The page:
So the reason we want that in an SRC is so that you do not get classified as a dealer because then all of your real estate is dealer real estate and you could lose all your long-term capital gains, you to lose your 1031, you could lose your installment sale. So we want it to be a separate taxpayer from you so the IRS notes clearly who the investor is and who the dealers is and then you can reduce the amount of tax hit by using the S-Corp that will reduce your self-employment tax significantly, if you add a 401K to it, you could eliminate your tax or defer it out into the future.
If you use a C-Corp, then depending on what your expenses are, we can also eliminate all your tax or at least reduce it significantly. So that’s why we use that. All right, we have a whole bunch of questions to go through so I’ll go through this. What is UBIT and UBITA. UBIT is unrelated business income tax and the easiest way to understand this is when you have a tax deferred entity or tax, it’s not actually a tax rates, it can be tax rate if it’s a Roth but when you have a qualified plan or a nonprofit and it is not doing what it’s set up to do, so let’s say in an IRA or a 401K or a 401A, or a nonprofit, they’re all set up to do certain things.
They’re allowed to have a passive activity which is rents, royalties, dividends, interest, even capital gains and it can have those and you don’t have to worry about it at all. But once it starts competing with other businesses, active businesses, now you have an issue and that’s what’s called—let’s say that you have these ordinary businesses. Then they would be taxed, generally speaking it’s going to be the highest rate at 37% I believe is what it’s going to be as kind of a disincentive to engage in traditional businesses inside those exempt organizations.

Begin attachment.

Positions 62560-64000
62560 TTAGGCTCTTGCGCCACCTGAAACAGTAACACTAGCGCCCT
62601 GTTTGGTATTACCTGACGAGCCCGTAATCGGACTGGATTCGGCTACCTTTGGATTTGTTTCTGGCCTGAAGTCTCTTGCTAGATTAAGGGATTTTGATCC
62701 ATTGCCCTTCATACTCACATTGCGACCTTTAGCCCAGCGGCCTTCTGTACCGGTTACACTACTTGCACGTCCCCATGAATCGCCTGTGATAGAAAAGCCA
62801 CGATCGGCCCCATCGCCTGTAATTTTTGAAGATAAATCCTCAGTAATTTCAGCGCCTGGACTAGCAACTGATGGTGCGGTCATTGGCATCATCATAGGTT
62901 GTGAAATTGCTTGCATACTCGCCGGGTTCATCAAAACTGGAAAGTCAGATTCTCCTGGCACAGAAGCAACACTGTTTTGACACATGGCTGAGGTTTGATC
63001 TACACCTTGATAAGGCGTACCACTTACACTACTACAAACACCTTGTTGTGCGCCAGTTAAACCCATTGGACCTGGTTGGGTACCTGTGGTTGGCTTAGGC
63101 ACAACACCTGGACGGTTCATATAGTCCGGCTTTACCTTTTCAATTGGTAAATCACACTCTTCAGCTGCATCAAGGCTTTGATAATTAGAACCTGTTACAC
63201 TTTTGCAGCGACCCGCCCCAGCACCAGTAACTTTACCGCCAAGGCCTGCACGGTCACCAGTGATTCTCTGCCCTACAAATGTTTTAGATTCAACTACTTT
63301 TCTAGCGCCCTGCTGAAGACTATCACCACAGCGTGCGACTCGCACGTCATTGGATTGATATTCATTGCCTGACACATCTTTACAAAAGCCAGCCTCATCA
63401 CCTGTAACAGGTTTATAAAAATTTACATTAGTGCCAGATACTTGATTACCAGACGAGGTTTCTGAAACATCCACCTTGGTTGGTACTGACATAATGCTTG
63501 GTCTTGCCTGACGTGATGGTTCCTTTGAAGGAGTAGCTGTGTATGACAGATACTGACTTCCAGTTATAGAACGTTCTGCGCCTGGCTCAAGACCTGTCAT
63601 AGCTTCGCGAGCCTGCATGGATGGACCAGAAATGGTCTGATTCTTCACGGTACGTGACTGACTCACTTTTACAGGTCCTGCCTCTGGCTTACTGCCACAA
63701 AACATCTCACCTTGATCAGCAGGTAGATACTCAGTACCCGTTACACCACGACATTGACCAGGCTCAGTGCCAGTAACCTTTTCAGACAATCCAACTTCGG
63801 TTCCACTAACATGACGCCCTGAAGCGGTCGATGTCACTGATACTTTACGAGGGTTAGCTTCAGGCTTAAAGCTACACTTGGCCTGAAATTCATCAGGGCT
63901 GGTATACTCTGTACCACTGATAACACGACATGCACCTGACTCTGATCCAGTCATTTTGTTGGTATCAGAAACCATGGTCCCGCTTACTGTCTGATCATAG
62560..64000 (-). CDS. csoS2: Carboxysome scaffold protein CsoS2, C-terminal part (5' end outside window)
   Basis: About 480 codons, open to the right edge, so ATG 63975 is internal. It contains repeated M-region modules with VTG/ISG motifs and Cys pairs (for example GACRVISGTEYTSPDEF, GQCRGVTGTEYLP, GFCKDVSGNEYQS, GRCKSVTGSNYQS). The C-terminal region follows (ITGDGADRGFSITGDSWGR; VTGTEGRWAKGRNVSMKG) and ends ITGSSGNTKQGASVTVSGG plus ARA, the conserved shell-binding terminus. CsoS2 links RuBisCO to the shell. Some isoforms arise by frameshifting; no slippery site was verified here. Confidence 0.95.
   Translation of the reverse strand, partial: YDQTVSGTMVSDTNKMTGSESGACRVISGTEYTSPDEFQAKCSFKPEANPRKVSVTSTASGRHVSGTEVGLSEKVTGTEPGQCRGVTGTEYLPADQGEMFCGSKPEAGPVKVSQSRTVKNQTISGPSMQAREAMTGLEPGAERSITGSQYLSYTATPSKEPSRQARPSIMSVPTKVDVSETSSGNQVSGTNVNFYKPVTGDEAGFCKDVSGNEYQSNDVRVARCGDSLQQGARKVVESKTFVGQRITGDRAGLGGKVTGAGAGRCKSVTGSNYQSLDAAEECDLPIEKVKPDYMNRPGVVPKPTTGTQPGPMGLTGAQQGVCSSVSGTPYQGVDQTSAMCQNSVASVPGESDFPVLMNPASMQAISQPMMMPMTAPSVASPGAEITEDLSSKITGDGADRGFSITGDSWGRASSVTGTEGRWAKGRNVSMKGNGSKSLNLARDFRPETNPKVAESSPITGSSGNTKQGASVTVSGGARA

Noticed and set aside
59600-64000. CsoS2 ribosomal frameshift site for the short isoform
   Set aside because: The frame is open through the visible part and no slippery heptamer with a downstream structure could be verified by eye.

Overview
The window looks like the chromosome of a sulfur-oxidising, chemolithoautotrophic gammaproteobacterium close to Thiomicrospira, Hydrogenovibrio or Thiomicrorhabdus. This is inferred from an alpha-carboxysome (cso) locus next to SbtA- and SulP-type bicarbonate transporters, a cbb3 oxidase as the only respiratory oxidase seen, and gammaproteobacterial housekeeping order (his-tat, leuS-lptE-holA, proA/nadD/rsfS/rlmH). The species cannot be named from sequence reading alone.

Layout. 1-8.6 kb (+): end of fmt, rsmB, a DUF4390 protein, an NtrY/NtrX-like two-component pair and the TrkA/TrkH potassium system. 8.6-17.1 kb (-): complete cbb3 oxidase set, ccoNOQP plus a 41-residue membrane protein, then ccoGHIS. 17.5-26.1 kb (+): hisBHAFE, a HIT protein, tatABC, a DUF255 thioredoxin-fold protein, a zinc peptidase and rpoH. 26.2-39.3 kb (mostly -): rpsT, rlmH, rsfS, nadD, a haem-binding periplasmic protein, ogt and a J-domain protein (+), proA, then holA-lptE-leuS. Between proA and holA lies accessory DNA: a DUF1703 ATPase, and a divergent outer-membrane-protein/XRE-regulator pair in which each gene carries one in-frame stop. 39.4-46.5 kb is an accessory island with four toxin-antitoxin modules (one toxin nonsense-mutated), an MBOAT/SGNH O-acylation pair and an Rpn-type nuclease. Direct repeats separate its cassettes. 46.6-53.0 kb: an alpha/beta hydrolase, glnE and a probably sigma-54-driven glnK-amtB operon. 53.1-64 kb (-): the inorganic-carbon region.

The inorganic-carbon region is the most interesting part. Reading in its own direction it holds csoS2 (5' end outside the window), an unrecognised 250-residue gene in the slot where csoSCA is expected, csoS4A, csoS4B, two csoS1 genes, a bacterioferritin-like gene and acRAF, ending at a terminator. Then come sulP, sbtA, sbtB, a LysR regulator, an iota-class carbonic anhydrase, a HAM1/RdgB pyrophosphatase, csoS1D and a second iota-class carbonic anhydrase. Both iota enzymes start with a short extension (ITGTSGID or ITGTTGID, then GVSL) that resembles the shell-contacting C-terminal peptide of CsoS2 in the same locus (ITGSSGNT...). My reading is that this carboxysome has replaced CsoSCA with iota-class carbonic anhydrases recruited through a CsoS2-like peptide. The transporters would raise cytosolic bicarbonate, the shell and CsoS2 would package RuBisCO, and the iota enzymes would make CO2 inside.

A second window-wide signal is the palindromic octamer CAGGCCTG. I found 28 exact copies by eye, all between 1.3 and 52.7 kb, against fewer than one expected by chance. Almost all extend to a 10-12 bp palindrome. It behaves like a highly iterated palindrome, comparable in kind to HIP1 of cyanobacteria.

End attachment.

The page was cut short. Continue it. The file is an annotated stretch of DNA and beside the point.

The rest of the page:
The easiest way to look at this, let’s say you set up an IRA and it runs a mini mart, you’re going to pay tax on those profits just like anybody else would. The exception is if that IRA owns a corporation that does not pay out the profits directly. It would have to own C-Corp and then it would only receive dividends and then those are considered passive. So it gets funny and a little bit difficult.
The other one is let’s say you set up a nonprofit, that’s for—what’s a good one? Helping Vet and then it sets up a pizza business on the side and starts competing, it buys a bunch a Domino’s franchises. It’s going to pay tax on the Domino’s franchise. It doesn’t get a big huge competitive advantage selling pizzas because it’s a nonprofit. It would have to be for its charitable purpose and that’s UBIT.
Jeff: One place we see a lot is like hospitals, they’re usually tax exempt but they may have a gift shop which they have to pay the business income tax on because it’s not directly supporting them but it is a business.
Toby: But you’re allowed to do that for like what is it, Salvation Army and some these other thrift stores. They’ll let you have one for a church and whatnot. If it’s ancillary, if it’s completely ancillary and it’s just being used like thrift stores I think are one of the few exceptions, gift shop absolutely, you’re head to head. Here’s another one and I think that this may be what Diane was looking at, it’s debt financed income.
What that is, is if I’m using the leverage, then there’s an exception for IRA’s where it cannot use loans to generate income, it’s considered an unrelated debt financed income. It will be taxable That is not the case for 401Ks and for 401As, which is what—if you’ve ever been to one of our events, you hear us railing on the idea that if you are going to finance real estate, real estate is considered passive and it’s considered okay not UBIT. The only way you make it taxable is if you leverage it inside of an IRA, so don’t do that.